This article is from Open Magazine.
By Rosalyn D'Mello
At first, we laughed out of pure disbelief. It was near twilight; the sun had only just dived into the sea, leaving behind streaks of red and yellow. We were soaking in the diffused light from the vantage point of the newly restored Reis Magos Fort, a Portuguese-bastion- turned-cultural-venue, among the many outdoor spaces where exhibitions forming the first edition of Goa Photo had been mounted. As we sipped on red wine served in cutting chai glasses, Nikhil Padgaonkar, co-founder of Goa Photo, relayed to us a spot of breaking news that seemed so bizarre we had doubts about his sobriety and our own. He then asked me if I could be perceived as a 'Good Goan Catholic girl' who could communicate with a fellow Catholic, which is when I realised he was dead serious. Padgaonkar needed someone who knew her Memorare well enough to accompany him to meet a priest. This was the situation: Alinka Echeverria's photographs, mounted on the many landings of the landmark multi-storied Our Lady of the Immaculate Conception church in Panjim, needed to be exorcised.
Strangely enough, 'The Road to Tepeyac', Echeverria's series had worked marvellously against the backdrop of the church. In fact, the installation represented the perfect marriage between content and context. Both Padgaonkar and his wife Lola Mc Dougall had sought the parish priest and bishop's approval before proceeding with the display. Printed in flex, the photographs artfully documented some of the six million plus pilgrims who make the annual trek to Tepeyac in Mexico City to visit the site where the Virgin of Guadalupe not only appeared to Juan Diego, an indigenous man, back in 1531, but was miraculously imprinted on his cloak. As tradition goes, pilgrims strap varied vernacular interpretations of the Virgin's image to their backs as they embark on their journey. Echeverria's work, portraits of pilgrim's backs, evokes the image's iconic and anthropological power, not only in its embodiment of the Blessed Virgin but its invocation of her. 'They become image because they carry an interpretation of the image they are going to venerate,' wrote Christian Caujolle in the Goa Photo catalogue. However, one of the parishioners of Our Lady of Immaculate Conception church differed with Caujolle's interpretation. He had had a different apparition and therefore had lodged a complaint with the parish priest. In these images he had seen "Mother Mary in consort with the Devil!"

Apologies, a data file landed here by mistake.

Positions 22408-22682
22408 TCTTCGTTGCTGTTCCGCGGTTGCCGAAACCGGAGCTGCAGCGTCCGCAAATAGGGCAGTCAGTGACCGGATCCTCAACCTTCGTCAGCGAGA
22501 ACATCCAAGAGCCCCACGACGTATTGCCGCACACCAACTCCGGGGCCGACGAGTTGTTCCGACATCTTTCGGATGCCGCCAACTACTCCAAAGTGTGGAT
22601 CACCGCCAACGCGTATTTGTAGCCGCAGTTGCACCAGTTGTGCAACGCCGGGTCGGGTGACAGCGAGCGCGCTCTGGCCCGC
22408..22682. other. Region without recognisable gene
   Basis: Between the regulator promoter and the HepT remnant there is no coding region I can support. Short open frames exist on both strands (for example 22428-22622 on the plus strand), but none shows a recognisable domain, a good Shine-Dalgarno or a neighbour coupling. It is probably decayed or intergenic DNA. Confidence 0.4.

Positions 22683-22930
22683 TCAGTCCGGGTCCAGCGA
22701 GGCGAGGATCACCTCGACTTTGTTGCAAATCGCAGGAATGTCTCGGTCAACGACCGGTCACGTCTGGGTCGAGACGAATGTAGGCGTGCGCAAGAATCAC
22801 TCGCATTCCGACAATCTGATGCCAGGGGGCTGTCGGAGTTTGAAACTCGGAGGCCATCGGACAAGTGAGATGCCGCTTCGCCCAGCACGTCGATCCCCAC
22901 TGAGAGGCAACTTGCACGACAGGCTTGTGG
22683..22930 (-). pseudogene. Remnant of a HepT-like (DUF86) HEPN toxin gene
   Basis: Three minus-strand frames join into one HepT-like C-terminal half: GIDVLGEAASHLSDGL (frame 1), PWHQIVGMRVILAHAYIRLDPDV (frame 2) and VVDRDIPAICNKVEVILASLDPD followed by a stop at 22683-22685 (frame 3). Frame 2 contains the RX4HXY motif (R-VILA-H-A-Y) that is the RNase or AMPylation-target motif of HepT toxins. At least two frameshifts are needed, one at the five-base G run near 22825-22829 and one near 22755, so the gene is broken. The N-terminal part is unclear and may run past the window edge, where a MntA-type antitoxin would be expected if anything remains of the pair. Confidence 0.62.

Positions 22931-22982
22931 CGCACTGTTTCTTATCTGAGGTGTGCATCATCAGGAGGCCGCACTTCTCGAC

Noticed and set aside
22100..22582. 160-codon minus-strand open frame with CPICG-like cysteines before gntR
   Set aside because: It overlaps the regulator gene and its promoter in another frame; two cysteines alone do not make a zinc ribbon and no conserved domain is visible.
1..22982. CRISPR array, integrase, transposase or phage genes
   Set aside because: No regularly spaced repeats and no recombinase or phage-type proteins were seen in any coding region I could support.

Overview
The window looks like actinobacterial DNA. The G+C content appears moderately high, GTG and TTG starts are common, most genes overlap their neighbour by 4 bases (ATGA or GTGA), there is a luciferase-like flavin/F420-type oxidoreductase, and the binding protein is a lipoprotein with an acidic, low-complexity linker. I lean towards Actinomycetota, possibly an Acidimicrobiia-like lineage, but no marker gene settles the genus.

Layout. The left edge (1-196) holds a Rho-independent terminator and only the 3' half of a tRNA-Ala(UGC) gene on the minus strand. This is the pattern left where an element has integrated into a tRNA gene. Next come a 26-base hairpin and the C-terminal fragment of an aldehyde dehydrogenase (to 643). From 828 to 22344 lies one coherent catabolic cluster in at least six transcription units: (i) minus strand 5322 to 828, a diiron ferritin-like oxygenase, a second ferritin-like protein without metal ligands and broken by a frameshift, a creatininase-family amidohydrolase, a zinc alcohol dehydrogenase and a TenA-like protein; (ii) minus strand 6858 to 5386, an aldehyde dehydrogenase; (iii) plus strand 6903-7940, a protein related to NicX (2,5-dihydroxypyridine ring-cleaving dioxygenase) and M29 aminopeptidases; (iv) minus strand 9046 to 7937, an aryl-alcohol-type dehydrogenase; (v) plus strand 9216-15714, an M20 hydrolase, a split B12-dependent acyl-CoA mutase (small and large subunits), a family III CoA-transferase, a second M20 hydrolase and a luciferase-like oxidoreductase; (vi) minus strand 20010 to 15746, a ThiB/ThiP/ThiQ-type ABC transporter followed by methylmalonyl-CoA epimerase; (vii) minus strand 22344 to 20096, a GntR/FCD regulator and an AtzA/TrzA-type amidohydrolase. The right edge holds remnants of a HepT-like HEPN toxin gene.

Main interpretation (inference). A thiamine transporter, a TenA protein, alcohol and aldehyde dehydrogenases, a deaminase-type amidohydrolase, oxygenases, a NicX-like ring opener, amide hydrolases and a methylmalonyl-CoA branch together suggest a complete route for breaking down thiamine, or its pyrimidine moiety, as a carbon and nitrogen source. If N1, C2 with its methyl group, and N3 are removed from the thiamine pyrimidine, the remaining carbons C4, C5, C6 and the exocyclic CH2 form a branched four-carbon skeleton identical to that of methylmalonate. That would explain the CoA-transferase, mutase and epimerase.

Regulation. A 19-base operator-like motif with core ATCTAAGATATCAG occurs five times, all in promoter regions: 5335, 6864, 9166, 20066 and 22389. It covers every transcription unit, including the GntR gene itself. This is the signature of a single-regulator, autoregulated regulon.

The irony of the situation amused us. While Echeverria's photographs celebrated visual superstition, this parishioner's response revealed a visual illiteracy. My imminent departure clashed with the appointment Padgaonkar had made to meet the priest, but even as I left Goa, I kept thinking about the significance of this incident and the questions it raised. Who was this festival for? Could it promote a more serious engagement with a global image repertoire and a more nuanced appreciation of what is commonly perceived as the world's most democratic medium? Why was this parishioner seeing that I was unable to? How did he locate the devil in the details when all I could see was a powerful exposé on how the practising Catholic's faith is so dependent on the image?